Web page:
PLANO, TX – Plano-based Pharmaceutical Strategies Group — which doubled in size in the past two years — recently moved into its new headquarters at The Campus at Legacy in Plano, which could give it the room it needs to grow.
The consulting firm helps big-name clients save on their pharmacy drugs and has seen a business boon with the growing cost of pharmaceuticals, said CEO Dave Borden.
“Everyone knows there’s a drug crisis in the country, it’s been a big issue in the campaign — but no one knows what to do about it,” Borden told the Dallas Business Journal.“Our company exists to address the rising costs of drugs.”
Pharmaceutical Strategies Group, which is also known as PSG, works with hundreds of clients, whom Borden declined to disclose, throughout the United States in helping to cover millions of clients and saving billions in drug costs each year. He said the firm’s clients range from Fortune 500 companies to big-box retailers.
This is the third time in the past several years, the Plano-based company has moved its headquarters to accommodate its growing employee base. This time, Pharmaceutical Strategies recently moved into its new corporate office totaling more than 23,000 square feet at The Campus at Legacy at 5360 Legacy Drive in Plano.
In all, the company has nearly 150 employees that made the move within Legacy Business Park, which is where the company has been located since 2008.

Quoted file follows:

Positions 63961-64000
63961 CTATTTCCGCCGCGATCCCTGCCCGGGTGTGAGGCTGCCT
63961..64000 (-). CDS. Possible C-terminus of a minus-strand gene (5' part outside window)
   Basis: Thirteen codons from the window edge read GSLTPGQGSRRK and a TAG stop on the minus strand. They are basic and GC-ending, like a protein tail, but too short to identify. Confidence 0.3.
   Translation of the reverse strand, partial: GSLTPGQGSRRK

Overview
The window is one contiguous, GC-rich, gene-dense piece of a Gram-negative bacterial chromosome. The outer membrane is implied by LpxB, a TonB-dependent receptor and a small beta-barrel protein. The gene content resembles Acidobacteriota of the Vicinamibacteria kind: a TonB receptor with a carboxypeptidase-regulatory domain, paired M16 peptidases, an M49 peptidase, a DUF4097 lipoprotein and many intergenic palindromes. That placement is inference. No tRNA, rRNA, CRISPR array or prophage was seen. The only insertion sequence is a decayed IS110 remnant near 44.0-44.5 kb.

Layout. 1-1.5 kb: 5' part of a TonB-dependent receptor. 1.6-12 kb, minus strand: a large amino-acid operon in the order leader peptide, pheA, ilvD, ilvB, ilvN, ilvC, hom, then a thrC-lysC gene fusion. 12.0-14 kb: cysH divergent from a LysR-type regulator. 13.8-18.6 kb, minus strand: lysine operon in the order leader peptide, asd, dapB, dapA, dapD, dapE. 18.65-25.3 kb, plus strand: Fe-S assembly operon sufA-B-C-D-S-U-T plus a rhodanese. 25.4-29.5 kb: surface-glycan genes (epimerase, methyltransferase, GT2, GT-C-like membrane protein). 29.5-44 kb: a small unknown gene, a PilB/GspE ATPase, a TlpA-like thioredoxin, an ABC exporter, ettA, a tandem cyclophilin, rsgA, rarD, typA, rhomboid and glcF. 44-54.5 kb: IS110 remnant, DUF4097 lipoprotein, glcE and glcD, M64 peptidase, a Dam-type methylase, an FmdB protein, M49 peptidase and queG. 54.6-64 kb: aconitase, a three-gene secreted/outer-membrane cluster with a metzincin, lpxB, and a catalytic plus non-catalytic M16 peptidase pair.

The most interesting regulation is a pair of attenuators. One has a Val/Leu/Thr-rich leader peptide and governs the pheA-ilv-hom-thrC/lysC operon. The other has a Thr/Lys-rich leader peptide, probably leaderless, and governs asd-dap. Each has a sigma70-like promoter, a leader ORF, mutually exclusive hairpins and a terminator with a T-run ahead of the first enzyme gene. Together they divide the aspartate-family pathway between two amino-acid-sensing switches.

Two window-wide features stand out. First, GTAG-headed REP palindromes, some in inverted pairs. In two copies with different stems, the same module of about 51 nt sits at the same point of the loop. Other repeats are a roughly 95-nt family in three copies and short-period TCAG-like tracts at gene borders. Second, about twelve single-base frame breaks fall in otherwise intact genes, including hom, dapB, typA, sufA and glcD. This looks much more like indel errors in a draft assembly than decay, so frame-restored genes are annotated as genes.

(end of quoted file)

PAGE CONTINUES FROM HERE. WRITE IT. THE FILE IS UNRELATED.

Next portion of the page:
“We felt this was a great environment with the talent here,” Borden said. “It’s very business-centric and the talent understands technology. We have built up a great team that has a very good quality of life.
“We have clients everywhere and with Dallas/Fort Worth International Airport, we have direct flights to most of our customers,” he added.
By saving company’s money, Pharmaceutical Strategies could make some bank. Since 2014, the company has doubled its revenue and grown its earnings before interest, tax, depreciation, and amortization (EBITDA) by five-fold.
Since early 2012, Pharmaceutical Strategies has seen a 33 percent annual compounded rate of growth for revenue.
With drug costs accounting for about 20 percent of health care — and growing — Borden said he expects to grow by 40 percent or more this year.